#1: FIS World Cup Ski Racing Update: A Lackluster Week for the U.S. Ski Team:
Well, it’s been a back and forth type of year for both the men’s and women’s U.S. Ski Teams, and unfortunately this week fell decidedly into the “back” category. After what was a solid showing for the women’s division last week, with Breezy Johnson securing a 3rd and 5th place finish, and Mikaela Shiffrin earning a 4th, this week things were much more subdued. In part that was due to the schedule, which saw just a pair of Super G races, arguably a weak spot in the U.S. Women’s team’s talent coverage. Still, the weekend wasn’t a total wash as a number of team members managed to earn points across the two races. That list includes, and is limited to, Breezy Johnson, who earned a 34th and 20th place finish, Isabella Wright who finished in 29th and 27th, AJ Hurt who finished in 39th and 30th, Jacqueline Wiles with a 41st and 33rd place finish, and Laurenne Ross, who placed 36th in the second of the two races. Unfortunately, the women’s team will have to sit with these results for quite a while, as their next races aren’t scheduled until February 24th-28th.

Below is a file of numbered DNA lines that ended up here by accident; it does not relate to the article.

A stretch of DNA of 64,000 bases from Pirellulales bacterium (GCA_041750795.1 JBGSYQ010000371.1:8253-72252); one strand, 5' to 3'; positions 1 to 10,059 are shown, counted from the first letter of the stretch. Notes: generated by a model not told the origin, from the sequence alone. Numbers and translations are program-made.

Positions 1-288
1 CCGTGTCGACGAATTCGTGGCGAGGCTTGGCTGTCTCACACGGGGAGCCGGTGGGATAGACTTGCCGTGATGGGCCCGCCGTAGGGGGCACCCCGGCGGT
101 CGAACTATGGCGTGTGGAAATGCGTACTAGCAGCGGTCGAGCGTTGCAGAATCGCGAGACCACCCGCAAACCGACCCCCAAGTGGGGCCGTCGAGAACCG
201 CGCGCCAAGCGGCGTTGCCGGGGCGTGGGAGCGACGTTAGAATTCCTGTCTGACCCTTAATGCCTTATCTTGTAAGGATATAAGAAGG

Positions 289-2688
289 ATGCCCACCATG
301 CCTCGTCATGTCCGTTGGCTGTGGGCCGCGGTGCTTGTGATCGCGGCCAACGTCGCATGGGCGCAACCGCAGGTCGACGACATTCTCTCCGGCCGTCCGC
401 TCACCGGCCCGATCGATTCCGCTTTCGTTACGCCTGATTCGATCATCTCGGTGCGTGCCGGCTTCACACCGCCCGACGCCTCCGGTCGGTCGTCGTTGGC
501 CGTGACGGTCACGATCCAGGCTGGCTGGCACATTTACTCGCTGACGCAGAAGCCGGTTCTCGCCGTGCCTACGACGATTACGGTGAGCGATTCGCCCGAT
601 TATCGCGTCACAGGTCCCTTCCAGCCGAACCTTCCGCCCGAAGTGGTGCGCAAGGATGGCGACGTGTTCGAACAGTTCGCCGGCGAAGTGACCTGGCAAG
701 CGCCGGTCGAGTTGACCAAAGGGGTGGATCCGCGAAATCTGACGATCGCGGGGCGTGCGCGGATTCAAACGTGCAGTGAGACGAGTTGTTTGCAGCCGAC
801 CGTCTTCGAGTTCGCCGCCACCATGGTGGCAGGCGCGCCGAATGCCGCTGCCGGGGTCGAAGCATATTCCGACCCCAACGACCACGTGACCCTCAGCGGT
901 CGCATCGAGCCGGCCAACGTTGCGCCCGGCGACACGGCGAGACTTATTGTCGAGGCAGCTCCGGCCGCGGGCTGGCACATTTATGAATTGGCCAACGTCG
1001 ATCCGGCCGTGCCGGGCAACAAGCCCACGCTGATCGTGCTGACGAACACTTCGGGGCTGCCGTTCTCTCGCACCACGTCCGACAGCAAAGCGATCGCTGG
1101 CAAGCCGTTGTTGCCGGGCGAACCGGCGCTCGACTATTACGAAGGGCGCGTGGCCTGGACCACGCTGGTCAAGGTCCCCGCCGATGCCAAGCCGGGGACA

For the men’s team, the week was just as rough, if not rougher. Also having just two races in which to prove themselves, both of which were Slaloms, the men’s team nearly came up empty handed. Fortunately, U.S. Team member Luke Winters finished in a respectable 19th place in the second chance race. Looking ahead, the men’s team is already in Garmisch, Germany, where they’ll compete in a Downhill and Super G race. To review last week’s results and to see what lies ahead, check in with the official FIS website.
#2: Time Magazine Highlights Jackson Hole in a Covid-Ski Season Case Study: